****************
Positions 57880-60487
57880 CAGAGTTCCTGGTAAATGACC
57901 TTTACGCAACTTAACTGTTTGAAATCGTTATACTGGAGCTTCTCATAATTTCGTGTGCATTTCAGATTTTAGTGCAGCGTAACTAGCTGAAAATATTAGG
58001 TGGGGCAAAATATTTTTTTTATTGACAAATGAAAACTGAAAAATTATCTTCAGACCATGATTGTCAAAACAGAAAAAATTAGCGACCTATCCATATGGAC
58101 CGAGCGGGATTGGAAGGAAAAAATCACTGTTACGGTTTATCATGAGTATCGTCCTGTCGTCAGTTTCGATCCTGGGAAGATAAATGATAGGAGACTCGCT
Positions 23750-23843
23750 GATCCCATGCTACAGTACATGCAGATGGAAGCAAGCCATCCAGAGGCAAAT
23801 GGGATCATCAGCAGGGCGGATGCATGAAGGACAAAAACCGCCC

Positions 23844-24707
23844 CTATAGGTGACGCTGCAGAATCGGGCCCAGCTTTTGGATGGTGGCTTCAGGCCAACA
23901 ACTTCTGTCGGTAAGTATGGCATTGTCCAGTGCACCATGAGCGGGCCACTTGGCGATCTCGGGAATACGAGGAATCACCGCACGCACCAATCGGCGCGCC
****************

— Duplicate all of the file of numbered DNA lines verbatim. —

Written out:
Positions 57880-60487
57880 CAGAGTTCCTGGTAAATGACC
57901 TTTACGCAACTTAACTGTTTGAAATCGTTATACTGGAGCTTCTCATAATTTCGTGTGCATTTCAGATTTTAGTGCAGCGTAACTAGCTGAAAATATTAGG
58001 TGGGGCAAAATATTTTTTTTATTGACAAATGAAAACTGAAAAATTATCTTCAGACCATGATTGTCAAAACAGAAAAAATTAGCGACCTATCCATATGGAC
58101 CGAGCGGGATTGGAAGGAAAAAATCACTGTTACGGTTTATCATGAGTATCGTCCTGTCGTCAGTTTCGATCCTGGGAAGATAAATGATAGGAGACTCGCT
Positions 23750-23843
23750 GATCCCATGCTACAGTACATGCAGATGGAAGCAAGCCATCCAGAGGCAAAT
23801 GGGATCATCAGCAGGGCGGATGCATGAAGGACAAAAACCGCCC

Positions 23844-24707
23844 CTATAGGTGACGCTGCAGAATCGGGCCCAGCTTTTGGATGGTGGCTTCAGGCCAACA
23901 ACTTCTGTCGGTAAGTATGGCATTGTCCAGTGCACCATGAGCGGGCCACTTGGCGATCTCGGGAATACGAGGAATCACCGCACGCACCAATCGGCGCGCC